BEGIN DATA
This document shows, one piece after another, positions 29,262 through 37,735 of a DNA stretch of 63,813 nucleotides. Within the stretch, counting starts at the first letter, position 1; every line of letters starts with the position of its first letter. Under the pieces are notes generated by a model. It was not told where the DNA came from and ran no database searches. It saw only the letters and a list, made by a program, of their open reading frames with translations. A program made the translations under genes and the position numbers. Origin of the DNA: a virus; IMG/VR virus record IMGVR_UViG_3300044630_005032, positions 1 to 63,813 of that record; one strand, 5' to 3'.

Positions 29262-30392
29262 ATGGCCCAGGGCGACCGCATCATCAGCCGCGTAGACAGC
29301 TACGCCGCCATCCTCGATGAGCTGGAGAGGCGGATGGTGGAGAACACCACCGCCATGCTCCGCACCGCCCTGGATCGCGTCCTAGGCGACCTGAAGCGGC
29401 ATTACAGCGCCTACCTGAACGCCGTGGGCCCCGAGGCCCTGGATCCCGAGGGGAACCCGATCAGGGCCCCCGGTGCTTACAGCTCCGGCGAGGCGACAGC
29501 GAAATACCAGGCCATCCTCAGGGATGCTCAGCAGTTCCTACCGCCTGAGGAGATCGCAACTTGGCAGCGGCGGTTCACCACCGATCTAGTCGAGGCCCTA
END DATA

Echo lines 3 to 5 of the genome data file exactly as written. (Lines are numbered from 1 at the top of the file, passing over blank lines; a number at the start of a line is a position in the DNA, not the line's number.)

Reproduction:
29262 ATGGCCCAGGGCGACCGCATCATCAGCCGCGTAGACAGC
29301 TACGCCGCCATCCTCGATGAGCTGGAGAGGCGGATGGTGGAGAACACCACCGCCATGCTCCGCACCGCCCTGGATCGCGTCCTAGGCGACCTGAAGCGGC
29401 ATTACAGCGCCTACCTGAACGCCGTGGGCCCCGAGGCCCTGGATCCCGAGGGGAACCCGATCAGGGCCCCCGGTGCTTACAGCTCCGGCGAGGCGACAGC